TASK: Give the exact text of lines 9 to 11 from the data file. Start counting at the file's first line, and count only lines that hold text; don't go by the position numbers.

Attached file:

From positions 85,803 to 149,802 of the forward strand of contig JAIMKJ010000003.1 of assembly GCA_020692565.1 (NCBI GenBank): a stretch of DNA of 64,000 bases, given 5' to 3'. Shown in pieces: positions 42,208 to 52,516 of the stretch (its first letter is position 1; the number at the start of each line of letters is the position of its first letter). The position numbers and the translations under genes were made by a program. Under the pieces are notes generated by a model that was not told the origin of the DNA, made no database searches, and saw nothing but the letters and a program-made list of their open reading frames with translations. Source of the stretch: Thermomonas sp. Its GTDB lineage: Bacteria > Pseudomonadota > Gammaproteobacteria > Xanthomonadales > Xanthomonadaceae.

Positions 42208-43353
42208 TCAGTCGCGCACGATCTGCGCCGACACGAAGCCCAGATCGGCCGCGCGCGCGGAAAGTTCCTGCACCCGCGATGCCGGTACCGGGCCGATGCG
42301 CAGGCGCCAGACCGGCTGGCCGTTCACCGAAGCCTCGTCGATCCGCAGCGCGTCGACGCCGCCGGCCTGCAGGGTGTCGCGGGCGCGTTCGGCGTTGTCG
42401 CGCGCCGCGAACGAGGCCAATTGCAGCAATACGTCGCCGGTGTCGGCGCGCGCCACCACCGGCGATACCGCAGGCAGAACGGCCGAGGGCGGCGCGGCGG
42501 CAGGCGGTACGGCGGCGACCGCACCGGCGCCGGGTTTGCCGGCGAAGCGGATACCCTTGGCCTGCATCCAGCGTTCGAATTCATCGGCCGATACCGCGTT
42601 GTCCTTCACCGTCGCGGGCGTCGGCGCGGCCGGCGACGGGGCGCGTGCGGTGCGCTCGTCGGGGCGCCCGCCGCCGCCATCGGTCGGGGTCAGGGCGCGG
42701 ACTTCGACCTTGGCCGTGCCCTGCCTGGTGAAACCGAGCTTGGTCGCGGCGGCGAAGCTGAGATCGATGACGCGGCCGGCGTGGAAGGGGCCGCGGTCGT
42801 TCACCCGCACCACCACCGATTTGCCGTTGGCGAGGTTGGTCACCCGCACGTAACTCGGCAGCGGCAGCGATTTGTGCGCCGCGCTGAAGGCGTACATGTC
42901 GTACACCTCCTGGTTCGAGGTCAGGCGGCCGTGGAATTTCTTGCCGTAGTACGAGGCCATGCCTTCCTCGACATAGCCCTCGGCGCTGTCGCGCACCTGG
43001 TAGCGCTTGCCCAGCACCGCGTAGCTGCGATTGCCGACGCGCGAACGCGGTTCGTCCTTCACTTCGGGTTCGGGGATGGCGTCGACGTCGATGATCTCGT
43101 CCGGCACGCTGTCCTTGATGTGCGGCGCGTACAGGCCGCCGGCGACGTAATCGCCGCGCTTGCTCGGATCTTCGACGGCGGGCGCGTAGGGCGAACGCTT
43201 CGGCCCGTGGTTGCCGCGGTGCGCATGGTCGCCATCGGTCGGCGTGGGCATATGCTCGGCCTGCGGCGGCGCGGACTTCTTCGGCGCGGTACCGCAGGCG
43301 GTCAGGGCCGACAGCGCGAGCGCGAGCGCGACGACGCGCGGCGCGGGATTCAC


42801 TCACCCGCACCACCACCGATTTGCCGTTGGCGAGGTTGGTCACCCGCACGTAACTCGGCAGCGGCAGCGATTTGTGCGCCGCGCTGAAGGCGTACATGTC
42901 GTACACCTCCTGGTTCGAGGTCAGGCGGCCGTGGAATTTCTTGCCGTAGTACGAGGCCATGCCTTCCTCGACATAGCCCTCGGCGCTGTCGCGCACCTGG
43001 TAGCGCTTGCCCAGCACCGCGTAGCTGCGATTGCCGACGCGCGAACGCGGTTCGTCCTTCACTTCGGGTTCGGGGATGGCGTCGACGTCGATGATCTCGT